OSX sidebar orphans annoyance / binary XML whinge

February 21, 2010

I have circled around the Mac-Sun-Windows-Linux loop since the 1980s. Currently I am part of what Keith N calls the “invasion of the Mac brain snatchers”. Mac market share is slowly increasing amongst the general populace, but amongst astronomers its probably already the majority. If the gods that reside at One Infinite Loop have noticed this phenomenon, they maybe assume its because we appreciate and understand the power, flexibility, and beauty of OSX. Well Steve, it aint bad, but actually ITS THE UNIX. If Gnome and KDE keep improving, and Apple keep being commercial control freaks, it could be Ubuntu for me next time. (Unless there are Android laptops or something by then of course.) I just spotted  a worrying development on OSX – binary XML. Begin digression …

The OSX interface is pretty good, and the terminal interface is v.useful. (I use iTerm in preference to the standard Terminal – this is because it has tabs you can rename.) But there are some occasional annoyances. One that has hit me a few times is the issue of sidebar orphans.  You can drag aliases for frequently used folders and other items to a sidebar in the Finder, which is nice. Occasionally, as I re-organise my folders I end up with aliases for items that no longer exist, and I can’t even remove them, as when you click on the alias, you just get a message that says “can’t find this volume” or similar. I am a tad confused, as I have been trying to produce these orphans deliberately in the last few minutes and failing – moving and deleting folders seems to work ok. I just know it happens sometimes, and I have been getting a slowly longer list of them ! (I found a forum discussion here, but its a bit out of date.)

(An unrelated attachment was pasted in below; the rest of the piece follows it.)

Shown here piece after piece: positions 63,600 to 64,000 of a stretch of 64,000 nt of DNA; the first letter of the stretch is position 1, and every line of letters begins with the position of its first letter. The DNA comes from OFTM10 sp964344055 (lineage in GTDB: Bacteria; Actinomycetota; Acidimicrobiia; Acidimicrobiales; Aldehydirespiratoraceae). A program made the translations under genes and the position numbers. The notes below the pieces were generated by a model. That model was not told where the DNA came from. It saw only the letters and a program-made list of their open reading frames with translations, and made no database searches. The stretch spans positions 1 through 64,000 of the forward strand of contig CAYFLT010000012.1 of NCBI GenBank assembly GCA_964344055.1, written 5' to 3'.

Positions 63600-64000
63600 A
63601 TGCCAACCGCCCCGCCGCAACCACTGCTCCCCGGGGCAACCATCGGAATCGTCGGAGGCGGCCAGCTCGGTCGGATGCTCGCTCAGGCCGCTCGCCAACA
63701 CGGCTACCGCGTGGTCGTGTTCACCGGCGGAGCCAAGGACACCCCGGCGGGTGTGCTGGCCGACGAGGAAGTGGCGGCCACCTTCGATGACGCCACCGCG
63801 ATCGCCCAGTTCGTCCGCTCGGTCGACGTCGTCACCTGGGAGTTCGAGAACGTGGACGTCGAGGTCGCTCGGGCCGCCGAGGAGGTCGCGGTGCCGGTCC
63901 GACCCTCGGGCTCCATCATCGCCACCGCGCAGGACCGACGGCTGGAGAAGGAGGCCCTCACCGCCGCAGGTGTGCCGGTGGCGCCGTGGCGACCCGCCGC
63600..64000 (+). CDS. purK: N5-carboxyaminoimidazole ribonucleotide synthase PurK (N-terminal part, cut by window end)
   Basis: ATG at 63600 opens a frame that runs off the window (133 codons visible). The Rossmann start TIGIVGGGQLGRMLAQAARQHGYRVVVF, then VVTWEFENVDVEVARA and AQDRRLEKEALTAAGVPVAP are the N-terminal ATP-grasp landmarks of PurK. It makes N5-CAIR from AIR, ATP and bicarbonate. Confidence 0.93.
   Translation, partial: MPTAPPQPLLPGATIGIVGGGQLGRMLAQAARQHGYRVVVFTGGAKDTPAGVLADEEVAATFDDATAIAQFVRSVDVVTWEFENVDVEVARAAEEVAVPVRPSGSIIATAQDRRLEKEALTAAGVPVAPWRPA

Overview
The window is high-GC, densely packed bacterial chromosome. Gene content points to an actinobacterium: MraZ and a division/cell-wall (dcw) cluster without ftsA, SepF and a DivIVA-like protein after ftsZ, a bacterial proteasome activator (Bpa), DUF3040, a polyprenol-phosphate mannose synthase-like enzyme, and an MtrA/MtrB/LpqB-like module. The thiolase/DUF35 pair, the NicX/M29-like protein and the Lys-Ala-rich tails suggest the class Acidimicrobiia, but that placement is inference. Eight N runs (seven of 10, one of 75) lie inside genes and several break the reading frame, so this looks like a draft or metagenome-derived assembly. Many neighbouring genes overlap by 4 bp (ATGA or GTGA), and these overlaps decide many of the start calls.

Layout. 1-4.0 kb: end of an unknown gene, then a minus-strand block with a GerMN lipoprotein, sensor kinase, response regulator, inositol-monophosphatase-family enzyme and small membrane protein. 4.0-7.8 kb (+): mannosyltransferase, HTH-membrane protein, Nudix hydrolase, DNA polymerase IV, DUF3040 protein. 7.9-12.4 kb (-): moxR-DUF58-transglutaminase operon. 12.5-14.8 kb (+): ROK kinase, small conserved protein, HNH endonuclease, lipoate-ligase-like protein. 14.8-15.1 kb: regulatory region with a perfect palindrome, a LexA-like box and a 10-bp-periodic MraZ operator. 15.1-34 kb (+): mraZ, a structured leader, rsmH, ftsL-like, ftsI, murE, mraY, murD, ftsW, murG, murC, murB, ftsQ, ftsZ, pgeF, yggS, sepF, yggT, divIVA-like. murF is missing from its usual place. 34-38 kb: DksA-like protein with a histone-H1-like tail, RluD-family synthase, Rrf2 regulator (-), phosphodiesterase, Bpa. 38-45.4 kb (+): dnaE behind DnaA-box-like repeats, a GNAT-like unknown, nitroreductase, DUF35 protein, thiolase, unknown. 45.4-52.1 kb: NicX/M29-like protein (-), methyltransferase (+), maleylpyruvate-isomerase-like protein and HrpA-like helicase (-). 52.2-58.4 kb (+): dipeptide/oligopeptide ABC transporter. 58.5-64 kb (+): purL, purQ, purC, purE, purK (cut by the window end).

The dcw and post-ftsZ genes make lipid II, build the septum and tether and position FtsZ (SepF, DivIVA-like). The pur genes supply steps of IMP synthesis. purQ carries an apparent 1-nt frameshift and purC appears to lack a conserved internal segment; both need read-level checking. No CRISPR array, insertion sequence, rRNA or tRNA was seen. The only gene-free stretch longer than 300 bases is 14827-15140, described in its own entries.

So I thought, this list has to be stored somewhere. I will find the file and edit it . Sure enough, there is a file called “com.apple.sidebar.plist” in Users/name/Library/Preferences. If I click on this file, it opens up in the Property List Editor. This has a mixture of the obvious and the gobbledygook, but its not hard to locate the item concerned and do “Delete Item”.

But its a tad mysterious. Finder says that this plist is an XML file, but it aint text; it seem to be a binary file, and the Property List Editor unpacks and formats it, as well as acting as a dedicated editor. If you try the Help menu, although it says “Property List Editor Help” it jumps straight to Xcode Help, way above my head. I isn’t a developer. I installed Xcode because I wanted Macports, which requires the X11 SDK, which comes bundled with Xcode.I just did what the nice folks at Macports told me too. I think the Property List Editor comes with Xcode, so in fact without this I would not have been able to edit this list at all.  Apparently you can change items on the command line with the “defaults” utility, or use the “plutil” utility for converting back to text – see this forum page.

This brought home to me that OSX is not just a GUI written in Unix. The OS itself, and the developer framework,  are also highly specialised constructs. Its maybe a lucky accident for us that the Unix layer is still visible and useable so that we can write shell scripts, install IRAF or whatever. This short wikipedia article explains the evolution of plist files. The original NeXTSTEP version was plain text. OSX 10.0 changed this to an XML format, defined by a public DTD; OSX 10.2 changed this to binary XML, which a normal user can’t inspect at all, and a geeky user can only inspect afer installing the Apple Developer Tools package (aka Xcode).

And there was me thinking that the point of XML was that it was an open plain text format, and that the Mac, being based on Unix, was transparent, modular, and flexible, in beautiful contrast to the incomprehensible gargantuan tangle that is the Windows Registry.  Well in relative terms, it still is.. but its a worrying trend.

For those of you who don’t want to install Xcode, there are some lightweight third party plist editors listed in the above wikipedia article, and the web page for this one also has a nice rant about binary XML.

Oh, and because I am a responsible parent, I should say “Before Using the Property List Editor, do a Back Up“, and could you all sign the disclaimer firm please ?